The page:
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Russian investigators arrive in Turkey to probe envoy murder

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Russian Foreign Minister Sergei Lavrov lays flowers in front of a photo of Russian ambassador to Turkey, who was killed in Ankara, before talks with his Iranian counterpart in Moscow on December 20, 2016. A Turkish policeman crying "Aleppo" and "Allahu Akbar" shot dead Russia's ambassador to Turkey in Ankara on December 19, prompting a vow from President Vladimir Putin to step up the fight against "terrorism." Andrei Karlov died of his wounds after the shooting in an Ankara exhibition centre, which came on the eve of a key meeting in Moscow between the Russian, Turkish and Iranian foreign ministers on the Syria conflict. / AFP PHOTO / MAXIM SHEMETOV

Russian Foreign Minister Sergei Lavrov lays flowers in front of a photo of Russian ambassador to Turkey, who was killed in Ankara, before talks with his Iranian counterpart in Moscow on December 20, 2016. A Turkish policeman crying “Aleppo” and “Allahu Akbar” shot dead Russia’s ambassador to Turkey in Ankara on December 19, prompting a vow from President Vladimir Putin to step up the fight against “terrorism.” Andrei Karlov died of his wounds after the shooting in an Ankara exhibition centre, which came on the eve of a key meeting in Moscow between the Russian, Turkish and Iranian foreign ministers on the Syria conflict. / AFP PHOTO / MAXIM SHEMETOV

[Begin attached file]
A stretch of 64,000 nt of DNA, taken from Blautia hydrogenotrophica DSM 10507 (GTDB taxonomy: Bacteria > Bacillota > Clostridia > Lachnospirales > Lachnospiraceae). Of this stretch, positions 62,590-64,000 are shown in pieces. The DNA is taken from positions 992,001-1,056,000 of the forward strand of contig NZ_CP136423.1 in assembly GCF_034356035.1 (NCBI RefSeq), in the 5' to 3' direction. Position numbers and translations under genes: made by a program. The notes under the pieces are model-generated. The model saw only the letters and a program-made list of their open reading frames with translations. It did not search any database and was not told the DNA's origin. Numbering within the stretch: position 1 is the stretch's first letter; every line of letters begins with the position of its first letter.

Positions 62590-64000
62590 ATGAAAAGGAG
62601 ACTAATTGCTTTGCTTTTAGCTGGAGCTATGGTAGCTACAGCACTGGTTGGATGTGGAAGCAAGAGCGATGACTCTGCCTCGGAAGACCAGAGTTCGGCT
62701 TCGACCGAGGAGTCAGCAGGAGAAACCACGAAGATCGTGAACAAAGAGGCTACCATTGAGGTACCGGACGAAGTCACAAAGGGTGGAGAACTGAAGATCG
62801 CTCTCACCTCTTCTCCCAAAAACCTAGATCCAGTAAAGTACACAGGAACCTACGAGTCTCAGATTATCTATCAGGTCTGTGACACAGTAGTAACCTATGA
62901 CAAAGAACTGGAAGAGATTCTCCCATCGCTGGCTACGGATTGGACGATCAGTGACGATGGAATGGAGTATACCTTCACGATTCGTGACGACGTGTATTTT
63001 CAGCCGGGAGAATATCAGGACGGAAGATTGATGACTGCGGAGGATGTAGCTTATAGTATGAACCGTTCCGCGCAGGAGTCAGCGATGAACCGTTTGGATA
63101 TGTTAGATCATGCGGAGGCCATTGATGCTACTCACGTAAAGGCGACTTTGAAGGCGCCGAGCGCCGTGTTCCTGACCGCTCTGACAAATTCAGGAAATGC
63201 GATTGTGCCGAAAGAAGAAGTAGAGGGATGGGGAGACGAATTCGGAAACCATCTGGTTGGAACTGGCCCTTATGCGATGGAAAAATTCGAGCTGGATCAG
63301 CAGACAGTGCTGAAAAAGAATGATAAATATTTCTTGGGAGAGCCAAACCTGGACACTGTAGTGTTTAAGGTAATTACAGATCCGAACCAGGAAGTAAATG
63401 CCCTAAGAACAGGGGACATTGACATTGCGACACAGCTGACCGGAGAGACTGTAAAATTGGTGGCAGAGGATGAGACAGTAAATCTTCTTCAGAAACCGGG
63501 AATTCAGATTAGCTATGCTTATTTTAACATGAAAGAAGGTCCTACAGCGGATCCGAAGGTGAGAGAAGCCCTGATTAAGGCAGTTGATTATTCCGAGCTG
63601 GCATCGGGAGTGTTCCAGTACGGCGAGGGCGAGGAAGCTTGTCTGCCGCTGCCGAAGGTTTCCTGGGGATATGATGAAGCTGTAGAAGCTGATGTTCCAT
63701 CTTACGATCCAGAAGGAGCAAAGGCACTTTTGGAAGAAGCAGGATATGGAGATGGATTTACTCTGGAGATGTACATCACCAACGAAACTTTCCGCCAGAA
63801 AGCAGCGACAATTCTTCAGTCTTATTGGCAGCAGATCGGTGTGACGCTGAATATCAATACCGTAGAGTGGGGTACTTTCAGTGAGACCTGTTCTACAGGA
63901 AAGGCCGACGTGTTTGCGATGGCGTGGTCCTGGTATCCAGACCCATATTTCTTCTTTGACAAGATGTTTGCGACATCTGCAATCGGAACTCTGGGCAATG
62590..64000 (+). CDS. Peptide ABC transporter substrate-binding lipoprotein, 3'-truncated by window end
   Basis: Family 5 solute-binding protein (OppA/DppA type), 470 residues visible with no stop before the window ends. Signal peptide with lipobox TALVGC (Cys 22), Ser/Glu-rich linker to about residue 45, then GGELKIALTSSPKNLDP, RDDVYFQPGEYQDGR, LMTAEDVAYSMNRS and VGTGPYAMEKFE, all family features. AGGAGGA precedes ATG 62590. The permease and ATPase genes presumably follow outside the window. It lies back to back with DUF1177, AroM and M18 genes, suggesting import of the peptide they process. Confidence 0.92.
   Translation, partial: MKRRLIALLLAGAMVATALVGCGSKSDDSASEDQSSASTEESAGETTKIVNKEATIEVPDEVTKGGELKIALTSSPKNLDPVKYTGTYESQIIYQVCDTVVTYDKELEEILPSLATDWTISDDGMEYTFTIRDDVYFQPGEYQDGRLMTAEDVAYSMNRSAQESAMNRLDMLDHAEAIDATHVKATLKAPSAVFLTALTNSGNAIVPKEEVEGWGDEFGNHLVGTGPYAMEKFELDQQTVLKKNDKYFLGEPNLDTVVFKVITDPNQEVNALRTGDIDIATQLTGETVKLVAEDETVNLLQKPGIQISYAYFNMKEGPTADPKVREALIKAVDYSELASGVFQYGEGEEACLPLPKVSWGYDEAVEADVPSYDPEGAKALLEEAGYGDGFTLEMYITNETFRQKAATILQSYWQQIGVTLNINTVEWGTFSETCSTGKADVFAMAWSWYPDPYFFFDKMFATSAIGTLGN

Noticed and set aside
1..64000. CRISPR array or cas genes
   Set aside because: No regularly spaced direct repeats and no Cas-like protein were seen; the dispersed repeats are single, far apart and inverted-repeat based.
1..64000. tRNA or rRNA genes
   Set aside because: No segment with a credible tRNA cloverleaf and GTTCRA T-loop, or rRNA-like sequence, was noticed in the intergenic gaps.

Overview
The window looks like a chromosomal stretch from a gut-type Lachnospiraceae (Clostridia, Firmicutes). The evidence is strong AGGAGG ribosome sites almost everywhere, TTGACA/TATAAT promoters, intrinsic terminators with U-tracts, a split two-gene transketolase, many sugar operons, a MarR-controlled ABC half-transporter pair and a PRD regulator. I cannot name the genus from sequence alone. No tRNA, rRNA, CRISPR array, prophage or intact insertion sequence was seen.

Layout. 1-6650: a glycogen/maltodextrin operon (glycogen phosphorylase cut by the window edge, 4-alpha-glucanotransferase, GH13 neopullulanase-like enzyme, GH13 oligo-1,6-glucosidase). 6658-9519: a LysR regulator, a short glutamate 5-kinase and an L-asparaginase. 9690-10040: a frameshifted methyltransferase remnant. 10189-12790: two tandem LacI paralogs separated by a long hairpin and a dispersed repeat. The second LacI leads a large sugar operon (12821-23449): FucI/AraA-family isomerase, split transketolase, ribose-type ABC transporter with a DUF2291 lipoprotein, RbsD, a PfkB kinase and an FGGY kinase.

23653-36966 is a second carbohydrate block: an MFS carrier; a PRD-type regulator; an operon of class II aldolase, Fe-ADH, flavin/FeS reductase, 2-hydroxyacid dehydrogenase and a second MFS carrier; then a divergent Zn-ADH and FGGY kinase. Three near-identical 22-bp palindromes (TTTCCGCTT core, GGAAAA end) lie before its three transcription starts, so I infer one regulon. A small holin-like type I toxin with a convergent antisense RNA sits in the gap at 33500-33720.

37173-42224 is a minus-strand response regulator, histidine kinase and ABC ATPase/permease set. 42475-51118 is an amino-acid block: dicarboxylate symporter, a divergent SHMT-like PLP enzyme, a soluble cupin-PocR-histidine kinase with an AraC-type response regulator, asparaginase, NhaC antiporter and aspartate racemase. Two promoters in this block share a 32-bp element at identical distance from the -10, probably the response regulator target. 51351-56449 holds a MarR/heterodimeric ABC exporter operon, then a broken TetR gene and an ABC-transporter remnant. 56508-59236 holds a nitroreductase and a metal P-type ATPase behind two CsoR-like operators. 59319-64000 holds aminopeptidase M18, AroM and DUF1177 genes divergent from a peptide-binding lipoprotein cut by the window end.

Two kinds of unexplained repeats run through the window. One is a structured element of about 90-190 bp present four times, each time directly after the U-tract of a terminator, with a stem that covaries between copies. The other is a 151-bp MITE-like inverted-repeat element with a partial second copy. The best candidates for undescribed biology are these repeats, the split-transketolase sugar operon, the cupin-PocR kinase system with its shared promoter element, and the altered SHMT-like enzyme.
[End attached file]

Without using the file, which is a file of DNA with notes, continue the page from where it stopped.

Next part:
Russian investigators on Tuesday arrived in Turkey to help probe the killing of the country’s ambassador in Ankara, Foreign Minister Sergei Lavrov said.

“Our presidents agreed that in addition to the actions launched by the Turkish special services, a Russian investigative group would fly to Ankara,” Lavrov told Turkish counterpart Mevlut Cavusoglu at the start of talks on Syria in Moscow.

“As far as I understand, it has landed in the Turkish capital.”

The same plane will bring ambassador Andrei Karlov’s body back to Russia, Lavrov added.

Cavusoglu told Lavrov that the Ankara street where the Russian embassy is located would be renamed in Karlov’s honour.

The two diplomats also laid flowers in front of a portrait of the slain envoy.

Karlov, 62, was gunned down Monday at the opening of a Russian photography exhibition in Ankara by a Turkish policeman crying “Aleppo” and “Allahu Akbar” (God is greatest), in what Moscow called a “terrorist act”.

Putin said that the Ankara murder was designed to undermine ties that have been patched up since a furious dispute over Ankara’s downing of a Russian jet in Syria in November 2015 and to sabotage efforts find a settlement on the conflict in the war-torn country.

Moscow and Ankara are on different sides of the conflict in Syria but the two countries have worked closely together to evacuate citizens from the battered city of Aleppo.

The foreign and defence ministers from Russia, Turkey and Iran are meeting Tuesday in Moscow for key talks on Syria.



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